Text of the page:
For most travelers they have already taken the trip before leaving their laptop or cellphone. They have had a full blown case of FOMO from seeing it on instagram, they know what the best restaurants are and even what the food tastes like, they know all the cool spots, secret menu items, and wifi passwords before stepping out the door. At best they will be walking through a memory yet had, expecting everything, being let down often, and seldomly being surprised. They will fake excitement to everyone not watching them eat something online, and they will return unfortunately with all the satisfaction of finishing a series on Netflix. Paint by numbers travel is the status quo, and I have been doling out these colors for years. No more.

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Only getting lost let’s you find Il Matterello and the best tordelli you’ll ever eat.

I have extreme regret for what I did to destroy the world. Worse then what bankers did to our trust in economics, because I killed something living and breathing. There are so many voices out there forcing people to do this, see those, and eat that that we just seem to be running in circles of each other. Dreaded “top 10” lists are unnaturally formed, since most travellers only consider the most rated items on sites like Expedia, Kayak and Trip Advisor, which I have contributed nearly 1,000 reviews. I am the Baba Yaga of travel, and need to repent.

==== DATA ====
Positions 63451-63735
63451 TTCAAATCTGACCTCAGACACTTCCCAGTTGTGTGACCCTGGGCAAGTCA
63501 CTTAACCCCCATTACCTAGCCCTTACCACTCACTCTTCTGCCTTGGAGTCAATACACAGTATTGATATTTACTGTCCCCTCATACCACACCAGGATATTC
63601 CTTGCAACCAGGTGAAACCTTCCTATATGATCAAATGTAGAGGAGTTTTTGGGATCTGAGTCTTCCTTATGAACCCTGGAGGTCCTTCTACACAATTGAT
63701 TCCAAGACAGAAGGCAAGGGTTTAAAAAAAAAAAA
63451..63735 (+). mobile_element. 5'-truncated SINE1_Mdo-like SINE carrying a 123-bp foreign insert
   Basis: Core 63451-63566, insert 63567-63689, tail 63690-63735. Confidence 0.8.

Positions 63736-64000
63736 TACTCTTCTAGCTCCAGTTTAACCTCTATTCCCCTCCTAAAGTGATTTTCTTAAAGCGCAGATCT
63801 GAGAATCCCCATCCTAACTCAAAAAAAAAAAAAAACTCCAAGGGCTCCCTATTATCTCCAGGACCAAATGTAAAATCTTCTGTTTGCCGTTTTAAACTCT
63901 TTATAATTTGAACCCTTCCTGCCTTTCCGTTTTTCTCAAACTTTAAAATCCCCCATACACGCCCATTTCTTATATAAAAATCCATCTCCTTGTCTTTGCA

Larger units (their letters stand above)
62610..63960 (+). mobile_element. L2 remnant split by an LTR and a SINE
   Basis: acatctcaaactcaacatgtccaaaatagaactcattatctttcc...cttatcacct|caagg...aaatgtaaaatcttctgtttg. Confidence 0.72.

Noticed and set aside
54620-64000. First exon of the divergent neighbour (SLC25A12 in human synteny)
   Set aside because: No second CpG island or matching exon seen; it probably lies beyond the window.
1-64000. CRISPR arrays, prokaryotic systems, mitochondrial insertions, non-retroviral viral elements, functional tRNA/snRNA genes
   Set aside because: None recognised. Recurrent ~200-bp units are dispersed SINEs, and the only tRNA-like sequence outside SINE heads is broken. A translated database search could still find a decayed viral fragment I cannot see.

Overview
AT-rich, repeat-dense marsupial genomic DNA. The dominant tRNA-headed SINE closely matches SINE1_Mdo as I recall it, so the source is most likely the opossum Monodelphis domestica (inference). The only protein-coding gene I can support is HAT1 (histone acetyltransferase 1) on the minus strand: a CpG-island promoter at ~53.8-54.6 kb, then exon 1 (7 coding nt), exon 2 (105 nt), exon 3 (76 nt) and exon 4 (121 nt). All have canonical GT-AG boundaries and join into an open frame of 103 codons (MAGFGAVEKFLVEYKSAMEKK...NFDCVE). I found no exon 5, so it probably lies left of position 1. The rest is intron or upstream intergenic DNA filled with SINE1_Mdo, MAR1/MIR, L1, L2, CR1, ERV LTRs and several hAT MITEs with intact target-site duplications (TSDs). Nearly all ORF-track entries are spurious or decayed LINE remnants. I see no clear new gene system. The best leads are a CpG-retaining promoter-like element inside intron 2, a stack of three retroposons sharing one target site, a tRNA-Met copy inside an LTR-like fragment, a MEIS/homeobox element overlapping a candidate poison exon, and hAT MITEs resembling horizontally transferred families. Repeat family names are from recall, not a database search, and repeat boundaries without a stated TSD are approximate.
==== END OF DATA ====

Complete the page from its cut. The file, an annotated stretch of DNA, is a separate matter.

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Insert mandatory shot of Machu Picchu here.

Last year I experienced something that shook me to my core, how much I disliked Reykjavik, or rather, how much Reykjavik disliked me. A friend and I had won a contest to make travel films for the famed WOW airlines (which we single handedly took down) and part of the “prize” to work for them was living in Reykjavik for a few months. The experience was unlike any other, in so much as I have never felt more unwelcome in my life.

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In the lobby of WOW HQ. Still not sure if this was meant to be ironic.